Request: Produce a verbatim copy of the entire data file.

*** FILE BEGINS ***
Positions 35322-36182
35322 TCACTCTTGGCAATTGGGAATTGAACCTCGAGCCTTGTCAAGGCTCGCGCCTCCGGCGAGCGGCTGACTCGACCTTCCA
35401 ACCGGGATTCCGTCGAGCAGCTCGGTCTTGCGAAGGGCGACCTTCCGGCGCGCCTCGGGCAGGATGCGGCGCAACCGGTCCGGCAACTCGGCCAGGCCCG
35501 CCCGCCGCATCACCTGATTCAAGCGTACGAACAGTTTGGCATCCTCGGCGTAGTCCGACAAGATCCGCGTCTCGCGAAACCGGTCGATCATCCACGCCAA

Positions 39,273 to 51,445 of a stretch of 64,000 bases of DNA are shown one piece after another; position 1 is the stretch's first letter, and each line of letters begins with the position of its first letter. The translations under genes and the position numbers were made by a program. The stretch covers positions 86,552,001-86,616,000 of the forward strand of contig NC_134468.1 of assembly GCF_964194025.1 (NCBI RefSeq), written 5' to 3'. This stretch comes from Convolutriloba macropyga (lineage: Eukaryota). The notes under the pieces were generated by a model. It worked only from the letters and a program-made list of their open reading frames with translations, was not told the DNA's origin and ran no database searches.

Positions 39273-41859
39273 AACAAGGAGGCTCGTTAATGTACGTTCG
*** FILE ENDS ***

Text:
Positions 35322-36182
35322 TCACTCTTGGCAATTGGGAATTGAACCTCGAGCCTTGTCAAGGCTCGCGCCTCCGGCGAGCGGCTGACTCGACCTTCCA
35401 ACCGGGATTCCGTCGAGCAGCTCGGTCTTGCGAAGGGCGACCTTCCGGCGCGCCTCGGGCAGGATGCGGCGCAACCGGTCCGGCAACTCGGCCAGGCCCG
35501 CCCGCCGCATCACCTGATTCAAGCGTACGAACAGTTTGGCATCCTCGGCGTAGTCCGACAAGATCCGCGTCTCGCGAAACCGGTCGATCATCCACGCCAA

Positions 39,273 to 51,445 of a stretch of 64,000 bases of DNA are shown one piece after another; position 1 is the stretch's first letter, and each line of letters begins with the position of its first letter. The translations under genes and the position numbers were made by a program. The stretch covers positions 86,552,001-86,616,000 of the forward strand of contig NC_134468.1 of assembly GCF_964194025.1 (NCBI RefSeq), written 5' to 3'. This stretch comes from Convolutriloba macropyga (lineage: Eukaryota). The notes under the pieces were generated by a model. It worked only from the letters and a program-made list of their open reading frames with translations, was not told the DNA's origin and ran no database searches.

Positions 39273-41859
39273 AACAAGGAGGCTCGTTAATGTACGTTCG